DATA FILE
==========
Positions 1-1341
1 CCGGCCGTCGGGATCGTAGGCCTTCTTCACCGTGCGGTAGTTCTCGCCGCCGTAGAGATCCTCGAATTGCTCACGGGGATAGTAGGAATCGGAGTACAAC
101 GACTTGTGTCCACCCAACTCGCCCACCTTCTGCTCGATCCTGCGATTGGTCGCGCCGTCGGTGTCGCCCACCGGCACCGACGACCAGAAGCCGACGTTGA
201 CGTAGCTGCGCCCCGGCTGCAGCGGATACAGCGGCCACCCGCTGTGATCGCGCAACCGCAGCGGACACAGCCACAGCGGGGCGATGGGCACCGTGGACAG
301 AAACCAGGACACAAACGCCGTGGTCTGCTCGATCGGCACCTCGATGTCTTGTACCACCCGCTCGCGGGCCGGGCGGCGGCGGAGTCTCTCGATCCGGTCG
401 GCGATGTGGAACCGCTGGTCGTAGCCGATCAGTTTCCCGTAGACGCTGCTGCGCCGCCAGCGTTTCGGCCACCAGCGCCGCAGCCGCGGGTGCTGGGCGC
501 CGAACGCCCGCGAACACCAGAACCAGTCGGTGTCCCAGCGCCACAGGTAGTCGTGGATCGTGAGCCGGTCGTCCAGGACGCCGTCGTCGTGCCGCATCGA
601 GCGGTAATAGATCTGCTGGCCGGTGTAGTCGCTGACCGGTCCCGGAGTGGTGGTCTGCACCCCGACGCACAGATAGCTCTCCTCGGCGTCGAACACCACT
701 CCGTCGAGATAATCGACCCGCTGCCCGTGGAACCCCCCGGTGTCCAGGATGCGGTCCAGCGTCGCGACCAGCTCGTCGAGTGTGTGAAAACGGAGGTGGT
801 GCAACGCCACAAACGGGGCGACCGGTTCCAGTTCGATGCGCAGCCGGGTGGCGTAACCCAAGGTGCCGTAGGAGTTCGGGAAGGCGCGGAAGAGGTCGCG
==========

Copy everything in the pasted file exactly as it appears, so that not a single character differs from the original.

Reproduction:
Positions 1-1341
1 CCGGCCGTCGGGATCGTAGGCCTTCTTCACCGTGCGGTAGTTCTCGCCGCCGTAGAGATCCTCGAATTGCTCACGGGGATAGTAGGAATCGGAGTACAAC
101 GACTTGTGTCCACCCAACTCGCCCACCTTCTGCTCGATCCTGCGATTGGTCGCGCCGTCGGTGTCGCCCACCGGCACCGACGACCAGAAGCCGACGTTGA
201 CGTAGCTGCGCCCCGGCTGCAGCGGATACAGCGGCCACCCGCTGTGATCGCGCAACCGCAGCGGACACAGCCACAGCGGGGCGATGGGCACCGTGGACAG
301 AAACCAGGACACAAACGCCGTGGTCTGCTCGATCGGCACCTCGATGTCTTGTACCACCCGCTCGCGGGCCGGGCGGCGGCGGAGTCTCTCGATCCGGTCG
401 GCGATGTGGAACCGCTGGTCGTAGCCGATCAGTTTCCCGTAGACGCTGCTGCGCCGCCAGCGTTTCGGCCACCAGCGCCGCAGCCGCGGGTGCTGGGCGC
501 CGAACGCCCGCGAACACCAGAACCAGTCGGTGTCCCAGCGCCACAGGTAGTCGTGGATCGTGAGCCGGTCGTCCAGGACGCCGTCGTCGTGCCGCATCGA
601 GCGGTAATAGATCTGCTGGCCGGTGTAGTCGCTGACCGGTCCCGGAGTGGTGGTCTGCACCCCGACGCACAGATAGCTCTCCTCGGCGTCGAACACCACT
701 CCGTCGAGATAATCGACCCGCTGCCCGTGGAACCCCCCGGTGTCCAGGATGCGGTCCAGCGTCGCGACCAGCTCGTCGAGTGTGTGAAAACGGAGGTGGT
801 GCAACGCCACAAACGGGGCGACCGGTTCCAGTTCGATGCGCAGCCGGGTGGCGTAACCCAAGGTGCCGTAGGAGTTCGGGAAGGCGCGGAAGAGGTCGCG